- Perfect, 'cause this used to be, I think the limit used to be 10, right? I think it was 10 apps.

- 10 apps, yeah but you were even limited within SKUs by how many apps you could have and some could have 10 cloud apps, but not SSO. And others could have 10 cloud apps with SSO. So now it's just open across the board, which is much nicer. I mean, it's more consumable. So you make those things more readily available and hopefully people actually use them. You know, that would be the next step is going out and getting folks to light up that feature and actually turn some of that stuff on.

- Well, and this is, like apps that are not native Office 365 apps to it. If you're doing third party apps or developing your own apps, this applies to those apps. Before it was like all the included apps were kind of excluded from those limits. They were all considered bundled in, but this is other apps that you set up SSL with, set up SAML authentication with, whatever he might be doing.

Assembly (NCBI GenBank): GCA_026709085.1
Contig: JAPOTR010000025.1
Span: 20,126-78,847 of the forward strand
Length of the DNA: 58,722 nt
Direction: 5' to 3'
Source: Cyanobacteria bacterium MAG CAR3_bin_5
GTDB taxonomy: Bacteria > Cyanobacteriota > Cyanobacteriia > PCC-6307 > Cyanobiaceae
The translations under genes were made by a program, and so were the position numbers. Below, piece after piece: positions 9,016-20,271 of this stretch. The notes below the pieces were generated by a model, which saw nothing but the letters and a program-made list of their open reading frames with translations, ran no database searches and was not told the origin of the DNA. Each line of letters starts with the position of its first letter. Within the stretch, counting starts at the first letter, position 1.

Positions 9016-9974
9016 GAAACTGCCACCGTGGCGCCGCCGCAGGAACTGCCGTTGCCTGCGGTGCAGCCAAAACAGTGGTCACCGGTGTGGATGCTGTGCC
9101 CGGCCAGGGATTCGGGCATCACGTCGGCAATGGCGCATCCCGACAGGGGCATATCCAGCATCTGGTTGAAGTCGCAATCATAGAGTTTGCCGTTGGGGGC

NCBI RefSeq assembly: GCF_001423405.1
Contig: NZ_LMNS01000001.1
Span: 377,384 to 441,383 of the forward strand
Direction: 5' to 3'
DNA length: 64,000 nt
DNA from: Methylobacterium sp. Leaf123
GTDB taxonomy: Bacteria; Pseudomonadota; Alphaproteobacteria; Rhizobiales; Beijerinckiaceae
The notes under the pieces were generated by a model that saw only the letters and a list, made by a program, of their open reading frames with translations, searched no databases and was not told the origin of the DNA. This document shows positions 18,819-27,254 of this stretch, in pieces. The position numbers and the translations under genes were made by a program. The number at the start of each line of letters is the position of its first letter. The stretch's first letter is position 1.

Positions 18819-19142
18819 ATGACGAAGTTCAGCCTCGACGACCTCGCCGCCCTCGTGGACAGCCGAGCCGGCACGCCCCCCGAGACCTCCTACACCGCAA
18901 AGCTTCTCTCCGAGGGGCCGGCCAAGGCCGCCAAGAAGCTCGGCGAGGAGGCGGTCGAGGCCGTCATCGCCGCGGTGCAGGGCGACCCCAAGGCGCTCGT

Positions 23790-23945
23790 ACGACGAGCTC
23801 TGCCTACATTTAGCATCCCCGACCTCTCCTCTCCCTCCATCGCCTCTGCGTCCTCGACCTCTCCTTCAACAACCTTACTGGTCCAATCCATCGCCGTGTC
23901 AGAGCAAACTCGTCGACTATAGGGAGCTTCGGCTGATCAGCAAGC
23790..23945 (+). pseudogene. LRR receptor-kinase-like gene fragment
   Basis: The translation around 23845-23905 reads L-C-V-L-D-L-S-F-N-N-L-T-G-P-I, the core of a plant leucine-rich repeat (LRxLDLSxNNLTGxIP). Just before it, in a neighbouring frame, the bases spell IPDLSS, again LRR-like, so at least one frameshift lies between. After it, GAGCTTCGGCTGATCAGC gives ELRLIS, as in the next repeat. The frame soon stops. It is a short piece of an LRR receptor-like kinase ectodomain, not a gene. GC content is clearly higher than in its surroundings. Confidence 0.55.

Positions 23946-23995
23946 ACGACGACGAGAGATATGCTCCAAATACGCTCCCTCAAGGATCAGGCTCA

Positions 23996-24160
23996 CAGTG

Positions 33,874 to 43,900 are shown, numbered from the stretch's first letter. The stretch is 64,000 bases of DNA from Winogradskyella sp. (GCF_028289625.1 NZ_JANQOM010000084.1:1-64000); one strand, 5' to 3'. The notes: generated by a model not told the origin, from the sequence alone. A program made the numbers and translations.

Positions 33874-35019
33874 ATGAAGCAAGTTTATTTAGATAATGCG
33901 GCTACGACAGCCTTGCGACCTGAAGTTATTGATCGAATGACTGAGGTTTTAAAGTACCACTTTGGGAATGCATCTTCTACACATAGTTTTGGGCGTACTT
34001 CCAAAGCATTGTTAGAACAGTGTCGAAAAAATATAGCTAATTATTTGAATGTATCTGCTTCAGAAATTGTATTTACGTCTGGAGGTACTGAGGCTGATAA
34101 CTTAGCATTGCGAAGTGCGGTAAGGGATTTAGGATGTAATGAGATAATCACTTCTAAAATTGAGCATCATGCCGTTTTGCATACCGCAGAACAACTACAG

- I mean, it's interesting, like you talked about the Azure AD Premium coming to business and some of that, well, I get that some of these features cost Microsoft more money to let users use because of resources and whatever, by giving these to everybody, it's also helping Microsoft. Because the more people that roll this type of stuff out, the more secure the Cloud platform is gonna be. Because if everybody on Office 365 and Azure AD is using MFA, it's going to help Microsoft from a security perspective, protect their own platform by kind of minimizing those, their footprint, minimizing the security risks that are enabled by rolling these out to everybody and including them with all the plans.

- I also think it makes some of the security services more valuable. So if you look at the way Microsoft approaches machine learning for a couple of their different security products, if you think about risk-based sign-on with conditional access through identity protection, and even some of the features may be inside security products, like the Microsoft Threat Protection Suite or Azure Sentinel, things like that. They rely on signals. And the more signals there are, the better those services are going to become for everybody. In some cases yes, it's probably a little bit of loss on the money side, but it's potentially a gain in the features that you can offer in some of those other super sweet products that kind of build on top of everything that's there and make those true differentiators kind of across the market.